The Chancellor has hailed today's figures as a major milestone and there is a lot of optimism, but is it being felt by ordinary people?
The IMF has again raised its forecasts for Britain's GDP growth - just a year after warning that the Chancellor was "playing with fire".
Home Secretary Theresa May announced that a public inquiry will be held into the death of the former Russian spy Alexander Litvinenko today.
The Big Society Network, launched as part of a flagship scheme by David Cameron in 2010, is reportedly being investigated over the misuse of government funds.
It is said the organisation was given at least £2.5 million of National Lottery funding and public-sector grants - but is now under scrutiny by the Charity Commission, reports the Independent.
There are also claims that government grant-awarding bodies were pressured into handing over cash to the organisation.
Deputy Prime Minister Nick Clegg said the economic recovery "wouldn't have happened" without the Liberal Democrats being part of the government.
Speaking to ITV News' political correspondent Carl Dinnen, the Liberal Democrat leader said: "You can't create an economic recovery without having a stable government.
"The Conservatives wouldn't have been able to do it without the Liberal Democrats, the Liberal Democrats wouldn't have been able to do it without the Conservatives."
Two thirds of British adults say that despite the economy growing they don’t feel better off, an Comres poll exclusive for ITV News has found.
While George Osborne has hailed GDP's return to pre-crisis figures as a "milestone", 69% of people interviewed said they do not feel wealthier - while one in four (24%) said they currently spend more than they earn each month.
Although only 35% of Britons said their personal finances are getting worse (the joint lowest since 2010), only 14% said they are getting better. Instead, most said they are about the same (52%).
A majority of the 2,035 Britons interviewed (55%) also agreed the improving economy is only benefitting the rich, while three in five (62%) think the gap between rich and poor has got worse over the past three months.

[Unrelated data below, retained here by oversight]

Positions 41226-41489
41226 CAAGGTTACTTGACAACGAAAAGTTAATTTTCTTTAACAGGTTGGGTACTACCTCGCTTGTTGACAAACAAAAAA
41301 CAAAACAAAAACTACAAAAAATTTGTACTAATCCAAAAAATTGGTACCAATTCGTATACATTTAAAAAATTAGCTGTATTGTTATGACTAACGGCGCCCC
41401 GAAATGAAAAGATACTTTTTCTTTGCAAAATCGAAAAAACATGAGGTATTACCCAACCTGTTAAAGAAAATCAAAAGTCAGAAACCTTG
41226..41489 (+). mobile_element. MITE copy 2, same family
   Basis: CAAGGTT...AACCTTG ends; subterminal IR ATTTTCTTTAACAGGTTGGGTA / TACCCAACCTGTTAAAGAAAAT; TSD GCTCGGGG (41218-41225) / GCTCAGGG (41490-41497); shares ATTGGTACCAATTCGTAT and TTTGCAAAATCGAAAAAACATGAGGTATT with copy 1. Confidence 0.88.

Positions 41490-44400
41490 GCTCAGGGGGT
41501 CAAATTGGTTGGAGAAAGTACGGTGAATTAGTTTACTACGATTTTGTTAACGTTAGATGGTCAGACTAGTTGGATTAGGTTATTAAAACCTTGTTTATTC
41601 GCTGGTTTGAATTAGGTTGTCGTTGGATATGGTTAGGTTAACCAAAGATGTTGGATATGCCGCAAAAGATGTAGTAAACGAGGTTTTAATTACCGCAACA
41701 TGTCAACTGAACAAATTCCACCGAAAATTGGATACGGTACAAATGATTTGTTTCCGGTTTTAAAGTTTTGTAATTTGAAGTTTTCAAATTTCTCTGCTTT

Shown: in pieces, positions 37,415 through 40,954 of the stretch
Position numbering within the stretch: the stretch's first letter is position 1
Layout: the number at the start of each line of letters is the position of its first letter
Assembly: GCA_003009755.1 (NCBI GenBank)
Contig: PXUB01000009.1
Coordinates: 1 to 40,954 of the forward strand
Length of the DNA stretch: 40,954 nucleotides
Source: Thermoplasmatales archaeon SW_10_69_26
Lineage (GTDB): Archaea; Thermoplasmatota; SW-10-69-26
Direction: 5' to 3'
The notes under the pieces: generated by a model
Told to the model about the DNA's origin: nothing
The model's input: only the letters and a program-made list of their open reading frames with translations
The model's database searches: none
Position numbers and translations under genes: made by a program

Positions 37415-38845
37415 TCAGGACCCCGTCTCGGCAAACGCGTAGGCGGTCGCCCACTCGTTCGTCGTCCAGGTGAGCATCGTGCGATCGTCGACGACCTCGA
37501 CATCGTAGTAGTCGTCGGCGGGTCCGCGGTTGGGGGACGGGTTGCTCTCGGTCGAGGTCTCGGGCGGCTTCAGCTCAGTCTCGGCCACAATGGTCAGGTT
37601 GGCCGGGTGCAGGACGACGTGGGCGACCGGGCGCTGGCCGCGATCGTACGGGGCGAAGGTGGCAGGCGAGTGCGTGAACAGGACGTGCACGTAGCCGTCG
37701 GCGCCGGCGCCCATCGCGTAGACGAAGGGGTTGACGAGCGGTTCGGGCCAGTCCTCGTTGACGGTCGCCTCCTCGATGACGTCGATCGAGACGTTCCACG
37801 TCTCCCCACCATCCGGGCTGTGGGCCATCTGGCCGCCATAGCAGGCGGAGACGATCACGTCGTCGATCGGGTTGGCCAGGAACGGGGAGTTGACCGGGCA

David Cameron appeared to get his regions confused today when he repeatedly referred to examples of economic prowess on Tyneside - despite speaking to BBC Tees.
Eventually presenter Lisa McCormick cut in: "You keep mentioning the River Tyne. That's not our region Prime Minister. I'm sorry, we are the River Tees."
Mr Cameron replied "I'm sorry, I thought I was doing...." before talking about £90 million of government investment in the Tees Valley - an amount brushed off by the presenter as a "drop in the ocean".
Labour leader Ed Miliband admitted to a likeness with "Wallace" from the popular "Wallace and Gromit" films, but he said that politics rather than his image was what was important to him.
In a wide ranging speech to the Royal Institute of British Architects he said: "I am not from central casting. You can find people who are more square-jawed, more chiselled, look less like Wallace. "You could probably even find people who look better eating a bacon sandwich."
He added: "If you want a politician who thinks that a good photo is the most important thing, then don’t vote for me. Because I don’t."
Praising David Cameron, he said the Prime Minister "is a very sophisticated and successful exponent of a politics driven by image."
But he said he was not going to compete with that and wanted to "offer something different."
Prime Minister David Cameron said the GDP growth figures released today are a "major milestone" in the government's plan for the economic recovery, thanks to the "hard work of the British people", but warned "the work isn't finished yet."
Chancellor George Osborne said GDP figures on growth show that his economic recovery plan is working, but not complete and that he wanted people from all parts of the country to feel the impact of the recovery.
Speaking to Economics Editor Joel Hills from Newcastle he blamed the previous government for the three year delay in a return to growth figures, saying it takes time to work through problems caused when governments "get economic policy wrong".
Labour's shadow chancellor Ed Balls said today's GDP figures are no time for "complacent" claims that the economy is fixed, as the majority of people were not feeling the recovery due to wage stagnation, a lack of housebuilding and a lack of business investment.
– Ed Balls, Labour's Shadow Chancellor
At long last our economy is back to the size it was before the global banking crisis – three years after the US reached the same point.
But with GDP per head not set to recover for three more years and most people still seeing their living standards squeezed this is no time for complacent claims that the economy is fixed.
Wages after inflation are down over £1,600 a year since 2010, housebuilding under this government is at its lowest level since the 1920s and business investment is lagging behind our competitors.
Liberal Democrat leader Nick Clegg hailed the GDP growth figures as proof the "rescue" has worked.
The Chancellor George Osborne said the figures were a "major milestone".